A sec­ond re­port stated that, around Oct. 2, a Tal­iban meet­ing took place in Kamdesh and that “a Tal­iban com­man­der will ar­rive in Kamdesh soon to con­duct at­tacks against coali­tion forces.”

The third re­port stated that around late Septem­ber, “a Tal­iban com­man­der planned to con­duct si­mul­ta­ne­ous at­tacks against coali­tion bases in Ge­wardesh, Kamu and Kamdesh re­gions of Nuris­tan and that each at­tack would be per­pe­trated by 10-15 Tal­iban fight­ers in each lo­ca­tion.”

“At the same time as th­ese at­tacks, an­other unit would at­tack Barg-e Matal with up to 150 fight­ers.”

De­spite the in­for­ma­tion in the in­tel­li­gence re­ports, Maj. Tay­lor in­sisted that the at­tack took the 50 U.S. troops and 90 Afghan po­lice of­fi­cers and sol­diers at the com­bat out­posts by sur­prise.

“There was no early warn­ing of at­tacks or sig­nif­i­cant re­port­ing in the area, which would lead us to be­lieve there would be at­tacks,” he said.

Asked to de­fine sig­nif­i­cant re­port­ing, Maj. Tay­lor said that “no sig­nif­i­cant re­port­ing means that there was no re­port­ing that would lead any­one to be­lieve that any­thing was out of the or­di­nary.”

Nuris­tan prov­ince is con­sid­ered a hot­bed of al Qaeda and Tal­iban forces. It is lo­cated close to the bor­der where in­sur­gents reg­u­larly cross into refuges in Pak­istan.

The Army op­er­ates sev­eral in­tel­li­gence units in the east­ern re­gion of Afghanistan that are in charge of col­lect­ing, an­a­lyz­ing and dis­sem­i­nat­ing re­ports. A mil­i­tary of­fi­cial said com­mu­ni­ca­tions be­tween head­quar­ters and the out­posts was not a prob­lem.

Maj. Tay­lor said the at­tack on the out­posts, which left at least 27 in­jured, is un­der in­ves­ti­ga­tion by the mil­i­tary un­der Ar­ti­cle 156 of the Uni­form Code of Mil­i­tary Jus­tice. Such in­quiries oc­cur “any time there is a loss of life,” he said.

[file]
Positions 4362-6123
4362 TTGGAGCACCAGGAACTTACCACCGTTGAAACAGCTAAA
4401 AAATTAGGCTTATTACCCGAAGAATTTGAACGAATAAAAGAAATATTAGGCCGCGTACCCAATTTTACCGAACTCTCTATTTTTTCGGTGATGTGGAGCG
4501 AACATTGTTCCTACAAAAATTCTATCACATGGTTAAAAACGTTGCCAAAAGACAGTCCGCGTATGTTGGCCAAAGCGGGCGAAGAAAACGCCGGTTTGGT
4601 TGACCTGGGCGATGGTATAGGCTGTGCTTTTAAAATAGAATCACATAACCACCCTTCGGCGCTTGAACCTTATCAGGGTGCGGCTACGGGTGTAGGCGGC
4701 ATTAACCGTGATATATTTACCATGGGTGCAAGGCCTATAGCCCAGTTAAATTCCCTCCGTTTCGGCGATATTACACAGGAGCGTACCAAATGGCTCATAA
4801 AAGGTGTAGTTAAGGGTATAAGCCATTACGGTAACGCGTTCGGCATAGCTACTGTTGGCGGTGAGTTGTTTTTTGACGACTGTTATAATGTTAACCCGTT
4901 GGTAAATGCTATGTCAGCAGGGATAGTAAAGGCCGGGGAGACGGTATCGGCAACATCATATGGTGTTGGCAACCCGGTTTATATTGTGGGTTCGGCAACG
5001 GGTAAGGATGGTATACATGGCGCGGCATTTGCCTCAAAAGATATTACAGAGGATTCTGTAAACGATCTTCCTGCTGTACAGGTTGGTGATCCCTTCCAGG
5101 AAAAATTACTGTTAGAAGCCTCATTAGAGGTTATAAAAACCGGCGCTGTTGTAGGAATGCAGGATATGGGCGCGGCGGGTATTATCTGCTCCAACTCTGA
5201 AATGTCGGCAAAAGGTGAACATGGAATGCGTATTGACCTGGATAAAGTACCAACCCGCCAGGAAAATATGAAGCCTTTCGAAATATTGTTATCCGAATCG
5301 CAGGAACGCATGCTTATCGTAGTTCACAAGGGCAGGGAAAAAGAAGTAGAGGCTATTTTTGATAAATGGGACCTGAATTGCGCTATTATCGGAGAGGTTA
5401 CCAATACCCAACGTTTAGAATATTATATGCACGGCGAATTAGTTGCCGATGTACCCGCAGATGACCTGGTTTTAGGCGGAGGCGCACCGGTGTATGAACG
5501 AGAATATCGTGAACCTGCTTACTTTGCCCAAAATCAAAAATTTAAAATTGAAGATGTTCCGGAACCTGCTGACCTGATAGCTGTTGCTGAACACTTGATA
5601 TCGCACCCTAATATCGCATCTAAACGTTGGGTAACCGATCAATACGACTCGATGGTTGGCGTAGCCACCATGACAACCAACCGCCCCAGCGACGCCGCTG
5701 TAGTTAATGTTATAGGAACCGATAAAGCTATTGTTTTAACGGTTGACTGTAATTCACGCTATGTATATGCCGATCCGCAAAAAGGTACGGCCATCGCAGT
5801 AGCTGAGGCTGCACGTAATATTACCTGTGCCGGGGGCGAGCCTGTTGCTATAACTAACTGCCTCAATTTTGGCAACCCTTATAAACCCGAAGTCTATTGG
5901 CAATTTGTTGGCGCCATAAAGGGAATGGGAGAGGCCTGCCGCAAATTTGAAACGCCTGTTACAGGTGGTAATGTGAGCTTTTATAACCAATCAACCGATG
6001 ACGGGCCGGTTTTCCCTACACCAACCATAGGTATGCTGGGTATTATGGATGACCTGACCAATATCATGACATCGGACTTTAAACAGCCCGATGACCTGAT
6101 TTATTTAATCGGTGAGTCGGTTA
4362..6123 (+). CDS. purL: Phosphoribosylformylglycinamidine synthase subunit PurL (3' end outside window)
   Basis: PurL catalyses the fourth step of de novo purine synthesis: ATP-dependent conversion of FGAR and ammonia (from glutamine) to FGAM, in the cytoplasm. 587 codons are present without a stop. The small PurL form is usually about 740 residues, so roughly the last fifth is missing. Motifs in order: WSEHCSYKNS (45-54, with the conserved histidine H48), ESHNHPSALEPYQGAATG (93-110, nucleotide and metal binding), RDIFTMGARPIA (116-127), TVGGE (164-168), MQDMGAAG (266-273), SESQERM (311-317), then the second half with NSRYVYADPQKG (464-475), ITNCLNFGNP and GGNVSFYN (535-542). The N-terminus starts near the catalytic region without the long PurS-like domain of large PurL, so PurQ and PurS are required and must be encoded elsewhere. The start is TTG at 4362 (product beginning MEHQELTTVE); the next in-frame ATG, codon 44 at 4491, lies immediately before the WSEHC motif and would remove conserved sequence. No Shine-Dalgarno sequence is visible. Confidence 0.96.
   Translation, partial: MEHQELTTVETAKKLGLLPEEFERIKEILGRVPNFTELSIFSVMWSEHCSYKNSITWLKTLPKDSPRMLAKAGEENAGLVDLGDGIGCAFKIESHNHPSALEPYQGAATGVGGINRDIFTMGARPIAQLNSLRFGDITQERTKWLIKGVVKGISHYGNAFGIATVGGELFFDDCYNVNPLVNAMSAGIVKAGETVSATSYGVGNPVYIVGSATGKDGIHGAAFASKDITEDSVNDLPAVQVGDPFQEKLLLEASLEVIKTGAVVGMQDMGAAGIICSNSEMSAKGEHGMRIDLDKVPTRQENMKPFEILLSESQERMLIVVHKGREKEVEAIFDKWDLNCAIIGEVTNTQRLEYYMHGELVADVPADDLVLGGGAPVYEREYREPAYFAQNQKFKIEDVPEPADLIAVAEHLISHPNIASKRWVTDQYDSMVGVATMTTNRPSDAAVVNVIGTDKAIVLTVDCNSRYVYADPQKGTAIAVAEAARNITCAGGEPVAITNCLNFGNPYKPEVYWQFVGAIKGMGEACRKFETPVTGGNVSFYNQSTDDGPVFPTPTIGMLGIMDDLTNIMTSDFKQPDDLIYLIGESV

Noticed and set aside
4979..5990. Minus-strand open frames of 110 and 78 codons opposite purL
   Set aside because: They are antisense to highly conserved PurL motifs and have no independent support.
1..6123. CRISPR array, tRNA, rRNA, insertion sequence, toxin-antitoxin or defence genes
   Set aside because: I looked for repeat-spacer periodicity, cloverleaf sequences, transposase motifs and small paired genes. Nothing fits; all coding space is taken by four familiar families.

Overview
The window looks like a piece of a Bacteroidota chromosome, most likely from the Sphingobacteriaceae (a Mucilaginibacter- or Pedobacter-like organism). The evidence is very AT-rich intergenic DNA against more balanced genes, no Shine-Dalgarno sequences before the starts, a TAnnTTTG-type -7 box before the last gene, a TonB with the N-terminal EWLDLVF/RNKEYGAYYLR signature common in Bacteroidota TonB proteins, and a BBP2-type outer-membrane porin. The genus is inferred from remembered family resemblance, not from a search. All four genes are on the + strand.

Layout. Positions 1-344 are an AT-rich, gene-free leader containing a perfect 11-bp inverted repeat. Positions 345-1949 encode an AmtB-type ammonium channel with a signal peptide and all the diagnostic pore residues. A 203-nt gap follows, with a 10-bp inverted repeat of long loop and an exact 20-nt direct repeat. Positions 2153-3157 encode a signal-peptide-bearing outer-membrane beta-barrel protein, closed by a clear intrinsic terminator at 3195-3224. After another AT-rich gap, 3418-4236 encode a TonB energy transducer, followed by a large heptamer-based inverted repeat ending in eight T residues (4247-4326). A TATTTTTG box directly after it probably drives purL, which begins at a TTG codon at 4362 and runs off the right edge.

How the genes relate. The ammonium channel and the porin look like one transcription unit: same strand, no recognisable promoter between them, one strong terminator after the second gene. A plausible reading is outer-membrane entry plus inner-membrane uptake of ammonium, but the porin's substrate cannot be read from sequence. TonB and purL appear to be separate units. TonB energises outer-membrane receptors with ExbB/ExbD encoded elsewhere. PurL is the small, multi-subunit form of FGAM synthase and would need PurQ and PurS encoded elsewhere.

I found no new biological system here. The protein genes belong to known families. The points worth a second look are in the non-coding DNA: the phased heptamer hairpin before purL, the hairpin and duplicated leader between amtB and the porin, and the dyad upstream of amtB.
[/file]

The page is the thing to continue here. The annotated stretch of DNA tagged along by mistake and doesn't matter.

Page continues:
Be­fore the at­tack, the 200 Tal­iban and other Is­lamist in­sur­gents in­fil­trated a mosque in Kamdesh and dug into po­si­tions on ad­ja­cent hill­sides within fir­ing range of the bases.

The U.S. and Afghan sol­diers fought back with 155 mm ar­tillery de­spite heavy en­emy fire that lim­ited their ca­pac­ity to re­turn fire. The sol­diers re­ceived no com­bat air sup­port un­til Apache at­tack he­li­copters reached the out­posts 30 min­utes af­ter the at­tack be­gan.

Af­ter the July 2008 bat­tle at nearby Wanat, the mil­i­tary con­ducted an in­ves­ti­ga­tion to de­ter­mine whether com­man­ders had been neg­li­gent. Mil­i­tary an­a­lysts say that bat­tle led to a de­ci­sion to be­gin mov­ing forces out of re­mote hard-to-de­fend ar­eas.

Gen. Stan­ley A. McChrys­tal, com­man­der of U.S.-led forces in Afghanistan, has pro­posed a coun­terin­sur­gency strat­egy that would move U.S. troops closer to larger pop­u­la­tion cen­ters with a goal of bet­ter pro­tect­ing the Afghan pub­lic against the in­sur­gents. The risk is that the Tal­iban will be able to move more freely and con­trol more of the coun­try­side.

Both Kamdesh and Wanat are symp­to­matic of what crit­ics have called the “un­der-re­sourced war” in Afghanistan — one that is be­ing fought with too few troops and without other needed equip­ment.

A draft U.S. mil­i­tary re­port cir­cu­lat­ing in mil­i­tary cir­cles stated that troops at the Wanat out­post were dis­tracted by prepa­ra­tions for re­place­ments and did not have enough sur­veil­lance drones in use to de­tect prepa­ra­tions for the at­tack.

The com­bat posts at Kamdesh were aban­doned days af­ter the bat­tle and then bombed by U.S. air­craft. West­ern news agen­cies re­ported that a Tal­iban spokesman had boasted that the group’s flag was fly­ing over the aban­doned out­posts.


A flag-cov­ered case con­tain­ing the re­mains of Army Sgt. Joshua Kirk of South Port­land, Maine — one of eight Amer­i­can sol­diers killed in an at­tack on an Afghan out­post that in­tel­li­gence re­ports had pre­dicted, ar­rives Oct. 6 at Dover Air Force Base in Delaware.